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Editorial: Despite escape, open-type prison facilities serve important role

The escape of an inmate from an open-type prison in Ehime Prefecture has raised questions about the management of such facilities. However, the importance of such prisons should be considered separately from measures to prevent inmates from escaping.

The 27-year-old inmate escaped from Matsuyama Prison's Oi shipyard, a rare open-style facility in Imabari, Ehime Prefecture, on April 8. After spending 22 days on the run, the inmate was arrested in the city of Hiroshima.

Police mobilized approximately 15,000 officers to conduct a massive manhunt on Mukaishima Island in the Hiroshima Prefecture city of Onomichi, where the fugitive is believed to have hidden, but failed to find him on the island. Residents remained worried about the incident until the escapee was captured. The incident also dealt a serious blow to local tourism.

Matsuyama Prison's Oi shipyard was opened in 1961 and is known as "a prison without walls." All inmates at the facility are model prisoners. While living in a dormitory on the premises of the private shipyard, inmates engage in welding and other work with employees at the shipyard in the daytime.

The prison aims to train inmates to be cooperative and self-reliant in a group as they live just like in the real world, while helping to reintegrate them into society. There are four open-type prison facilities across the country including Matsuyama Prison's Oi shipyard.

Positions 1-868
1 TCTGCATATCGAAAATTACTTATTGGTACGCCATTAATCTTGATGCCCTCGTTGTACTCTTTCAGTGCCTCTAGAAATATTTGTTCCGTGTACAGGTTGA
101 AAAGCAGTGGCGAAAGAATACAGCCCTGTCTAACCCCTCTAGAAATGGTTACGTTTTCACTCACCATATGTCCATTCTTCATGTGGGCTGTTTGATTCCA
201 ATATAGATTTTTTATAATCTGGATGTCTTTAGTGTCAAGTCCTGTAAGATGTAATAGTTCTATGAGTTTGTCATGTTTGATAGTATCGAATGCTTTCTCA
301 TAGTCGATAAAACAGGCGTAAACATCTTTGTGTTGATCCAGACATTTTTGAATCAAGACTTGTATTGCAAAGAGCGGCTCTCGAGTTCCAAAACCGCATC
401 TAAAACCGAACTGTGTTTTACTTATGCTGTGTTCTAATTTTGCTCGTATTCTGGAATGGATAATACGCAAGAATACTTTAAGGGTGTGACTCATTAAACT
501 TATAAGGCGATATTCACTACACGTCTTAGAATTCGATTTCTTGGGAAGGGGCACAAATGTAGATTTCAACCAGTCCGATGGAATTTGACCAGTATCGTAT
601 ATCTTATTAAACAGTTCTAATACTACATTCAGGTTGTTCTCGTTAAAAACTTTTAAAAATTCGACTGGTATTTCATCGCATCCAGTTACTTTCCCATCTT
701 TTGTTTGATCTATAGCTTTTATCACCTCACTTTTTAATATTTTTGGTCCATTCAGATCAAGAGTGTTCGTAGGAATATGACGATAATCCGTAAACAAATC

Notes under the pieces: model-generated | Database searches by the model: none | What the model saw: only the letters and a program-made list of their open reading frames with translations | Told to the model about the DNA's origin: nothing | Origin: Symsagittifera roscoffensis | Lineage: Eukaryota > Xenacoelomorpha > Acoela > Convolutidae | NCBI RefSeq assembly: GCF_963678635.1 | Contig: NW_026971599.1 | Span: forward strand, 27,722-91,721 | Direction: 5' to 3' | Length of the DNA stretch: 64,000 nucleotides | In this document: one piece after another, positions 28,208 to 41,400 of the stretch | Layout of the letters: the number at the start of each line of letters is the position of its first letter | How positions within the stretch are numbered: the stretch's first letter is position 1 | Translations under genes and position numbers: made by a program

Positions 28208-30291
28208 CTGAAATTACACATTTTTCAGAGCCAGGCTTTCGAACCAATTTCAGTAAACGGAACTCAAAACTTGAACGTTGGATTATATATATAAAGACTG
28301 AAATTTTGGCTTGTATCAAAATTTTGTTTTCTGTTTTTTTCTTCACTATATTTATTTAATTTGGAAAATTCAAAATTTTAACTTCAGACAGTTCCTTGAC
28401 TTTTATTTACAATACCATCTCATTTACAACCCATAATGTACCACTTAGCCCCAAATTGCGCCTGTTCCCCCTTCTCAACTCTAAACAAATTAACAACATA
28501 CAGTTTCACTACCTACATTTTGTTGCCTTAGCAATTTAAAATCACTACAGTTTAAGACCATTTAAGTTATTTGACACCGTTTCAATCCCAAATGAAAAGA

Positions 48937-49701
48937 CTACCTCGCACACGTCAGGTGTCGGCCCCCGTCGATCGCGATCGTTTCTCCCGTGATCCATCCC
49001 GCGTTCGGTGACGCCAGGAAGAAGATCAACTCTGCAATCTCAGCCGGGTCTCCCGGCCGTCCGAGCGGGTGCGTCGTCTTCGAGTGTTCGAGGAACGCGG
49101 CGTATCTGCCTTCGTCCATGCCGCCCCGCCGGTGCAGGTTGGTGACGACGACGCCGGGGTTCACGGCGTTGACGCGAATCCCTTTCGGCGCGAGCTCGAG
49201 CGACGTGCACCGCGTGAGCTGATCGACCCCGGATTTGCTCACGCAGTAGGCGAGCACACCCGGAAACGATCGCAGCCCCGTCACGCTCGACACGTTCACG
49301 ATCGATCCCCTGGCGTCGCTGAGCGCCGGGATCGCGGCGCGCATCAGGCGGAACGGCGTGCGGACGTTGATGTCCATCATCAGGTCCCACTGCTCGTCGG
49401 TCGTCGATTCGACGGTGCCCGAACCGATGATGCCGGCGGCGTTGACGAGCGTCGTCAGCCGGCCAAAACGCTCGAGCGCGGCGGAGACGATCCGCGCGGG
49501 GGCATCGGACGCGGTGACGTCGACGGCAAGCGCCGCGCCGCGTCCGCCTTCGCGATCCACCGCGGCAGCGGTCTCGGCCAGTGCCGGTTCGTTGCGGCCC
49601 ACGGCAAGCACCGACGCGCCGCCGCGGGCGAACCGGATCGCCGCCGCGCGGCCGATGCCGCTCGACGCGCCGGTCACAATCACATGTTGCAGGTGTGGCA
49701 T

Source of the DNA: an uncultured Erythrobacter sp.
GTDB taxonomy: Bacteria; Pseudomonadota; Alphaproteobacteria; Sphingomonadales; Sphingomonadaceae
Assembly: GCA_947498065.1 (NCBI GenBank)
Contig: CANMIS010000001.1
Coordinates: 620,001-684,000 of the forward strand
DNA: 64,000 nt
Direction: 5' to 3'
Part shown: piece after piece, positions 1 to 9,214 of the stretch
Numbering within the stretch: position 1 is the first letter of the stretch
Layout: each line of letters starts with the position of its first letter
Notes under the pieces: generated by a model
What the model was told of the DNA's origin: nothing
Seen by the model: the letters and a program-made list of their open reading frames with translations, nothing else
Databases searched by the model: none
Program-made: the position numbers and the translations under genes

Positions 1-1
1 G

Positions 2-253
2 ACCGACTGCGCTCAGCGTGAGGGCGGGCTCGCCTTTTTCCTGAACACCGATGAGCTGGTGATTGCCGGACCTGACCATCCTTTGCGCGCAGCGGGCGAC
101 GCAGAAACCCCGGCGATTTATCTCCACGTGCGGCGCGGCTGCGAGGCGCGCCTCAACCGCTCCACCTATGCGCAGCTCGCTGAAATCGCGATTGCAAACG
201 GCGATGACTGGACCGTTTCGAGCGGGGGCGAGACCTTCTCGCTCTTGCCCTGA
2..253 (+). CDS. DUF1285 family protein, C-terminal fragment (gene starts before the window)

Since the beginning of the current Heisei era in 1989, seven inmates have escaped from Matsuyama Prison's Oi shipyard in six cases. It goes without saying that it is necessary to thoroughly implement measures to prevent a recurrence by identifying blind spots in its surveillance of prisoners.

Still, it would be excessive to regard efforts to rehabilitate offenders at such open-type facilities as inappropriate.

According to the Justice Ministry, only 6.4 percent of those who left Oi shipyard after serving time there were imprisoned again, a figure significantly below the national average of about 40 percent, even considering the fact that only model prisoners serve time at the facility.

Justice Minister Yoko Kamikawa has highly appreciated efforts to rehabilitate offenders at Oi shipyard, saying, "It's of great significance in preventing repeat offenses."

The man who escaped was quoted as telling investigators that he became "disgusted with relationships" at the prison. There are reports that he was distressed after being scolded on a few occasions for violating in-house rules at the prison.

At the three other open-type prison facilities, no inmate has escaped since the beginning of the Heisei era. Attention should be focused on whether there were problems involving the way Matsuyama Prison's Oi shipyard is being managed.

A member of a committee that the Justice Ministry has recently set up to consider escape prevention measures reportedly proposed to attach a GPS tracking device to inmates that they cannot remove. However, it would be counterproductive from the viewpoint of rehabilitating offenders to take measures that would excessively undermine inmates' self-esteem. Such measures would be inconsistent with the purposes of open-type prison facilities.

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